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How This Atheist Jewish Writer Made Peace with Her Children's Love of Christmas

Our sense of compassion and empathy can come as much from our sense of belonging to a larger humanity as it can from our sense of otherness.

Sometime around mid-November, without any provocation on our part, our kids start a campaign to become like the Joneses. Not the Rosenswags, the Joneses. There’s no "Happy Holidays," no “Festival of Lights,” no “Kwanzmaskah” for them; it’s all Christmas, all the time. They long to adorn our front yard in mad energy-gobbling holiday lights, to get a 7-foot-tall Christmas tree you can see from the window, and to craft elaborate Christmas decorations out of recycled tin. They get up early each morning to make cards with pictures of trees and Santa. They squirrel away pieces of chalk and write “MERRY CHRISTMAS” in all caps on the sidewalk. Luna changes her braces' elastics to red and green and is only wearing red and green hair ties. Plum, who was happy to inform the other kids in Bridge-Kindergarten that Santa isn’t real, has this elaborate rationalization:

“Even though Santa isn’t real and is just a person dressed up, the guy who dresses up and rides the sleigh and has reindeer is STILL going to come down my chimney and give me presents.”

I’m not opposed to Christmas. In fact, I like it better than some other grown-ups I know and I can belt "Jingle Bells" with the best of them. But it’s not me. Growing up on a hippie anarchist commune and then moving to what seemed to me to be stiflingly normal Berkeley, CA, it would never have occurred to me to want, much less ask for, a tree. Or holiday lights. Or even, really, presents. We spent Christmas with close family friends, who had the whole nine yards—grandparents and presents and a big tree, eggnog and bacon and stockings. I loved it and I loved that I got to be part of it without having to pose that it was my tradition. For Hanukkah, we visited the downstairs neighbors who had latkes and could pronounce the Hebrew words correctly.

I’ve tried to break this gently to my children, but their steadfastness in owning Christmas is startling; it may not be me, but it’s them and it’s their father, who grew up with Lutheran and Catholic relatives and the whole shebang. We have tried a comprised version, with a potted blue spruce that lives in the yard most of the year and comes in from the cold mid-December. We put their hard-worked decorations on it, a few ornaments passed down from their father’s grandparents, some white lights, and a tinfoil star on top. This year, the kids stopped stumbling over calling it a “solstice tree” and call it what it is. Thanks to their fathers’ relatives, there will be a reasonable but not horrifying amount of presents.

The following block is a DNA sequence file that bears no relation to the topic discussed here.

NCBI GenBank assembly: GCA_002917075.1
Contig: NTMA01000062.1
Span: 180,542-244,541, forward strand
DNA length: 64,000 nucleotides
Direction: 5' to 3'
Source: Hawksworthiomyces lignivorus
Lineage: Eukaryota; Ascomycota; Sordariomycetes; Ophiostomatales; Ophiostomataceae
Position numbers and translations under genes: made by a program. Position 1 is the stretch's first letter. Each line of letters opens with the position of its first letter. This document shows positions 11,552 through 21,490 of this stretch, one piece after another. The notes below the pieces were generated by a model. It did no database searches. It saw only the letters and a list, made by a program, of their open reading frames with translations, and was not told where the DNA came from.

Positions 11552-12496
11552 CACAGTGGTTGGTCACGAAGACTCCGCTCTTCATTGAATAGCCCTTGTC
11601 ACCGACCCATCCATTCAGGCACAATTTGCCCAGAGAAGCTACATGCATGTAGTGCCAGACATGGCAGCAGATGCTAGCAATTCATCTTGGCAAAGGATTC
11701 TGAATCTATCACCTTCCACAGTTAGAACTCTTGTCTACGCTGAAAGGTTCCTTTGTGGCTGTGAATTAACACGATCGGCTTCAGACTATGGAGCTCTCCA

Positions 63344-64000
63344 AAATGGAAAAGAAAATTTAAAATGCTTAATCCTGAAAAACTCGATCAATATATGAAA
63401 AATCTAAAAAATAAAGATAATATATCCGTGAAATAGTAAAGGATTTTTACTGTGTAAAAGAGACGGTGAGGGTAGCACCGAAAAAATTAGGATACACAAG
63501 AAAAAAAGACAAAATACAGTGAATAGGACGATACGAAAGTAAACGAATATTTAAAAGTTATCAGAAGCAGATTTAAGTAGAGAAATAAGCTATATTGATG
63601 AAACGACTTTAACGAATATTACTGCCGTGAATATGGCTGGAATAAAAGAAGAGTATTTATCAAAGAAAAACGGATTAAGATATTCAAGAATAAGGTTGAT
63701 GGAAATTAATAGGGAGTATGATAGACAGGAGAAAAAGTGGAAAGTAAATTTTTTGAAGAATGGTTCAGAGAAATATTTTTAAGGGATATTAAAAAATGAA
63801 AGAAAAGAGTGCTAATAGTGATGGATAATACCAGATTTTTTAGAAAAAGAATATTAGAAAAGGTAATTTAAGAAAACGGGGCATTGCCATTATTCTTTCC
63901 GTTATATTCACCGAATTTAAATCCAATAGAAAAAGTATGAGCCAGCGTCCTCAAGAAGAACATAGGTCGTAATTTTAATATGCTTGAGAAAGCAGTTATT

We will spend Christmas morning with the same family friends I have for the last forty years, drinking eggnog and rummaging through stockings. We will negotiate, we will sing, but for me, it will always be as if I’m looking in on someone else’s strange and lovely ritual. It’s not that I want them to exchange all their Christmas fanaticism for Hannukah fanaticism or any other holiday extravaganza. It’s not that I want to “own” Christmas or create my own hippie version of the ritual, for the ritual seems to work just fine. It’s more than I am bewildered by my children’s sense of belonging; that they think of all the holiday wrappings and lights as their thing.

My first identity, once I got one, around 6 or 7 when we moved from the commune to the city, was as an outsider. More than being a girl, a kid, a Jew, a European-American, a sister, or a daughter, I was an outsider and that was a good, if not always pleasurable, place to be. Even in hippie Berkeley, I never felt among my people. I wore pillowcases to school. I’d seen more naked bodies before I was five than most people see in a lifetime. Enough said.

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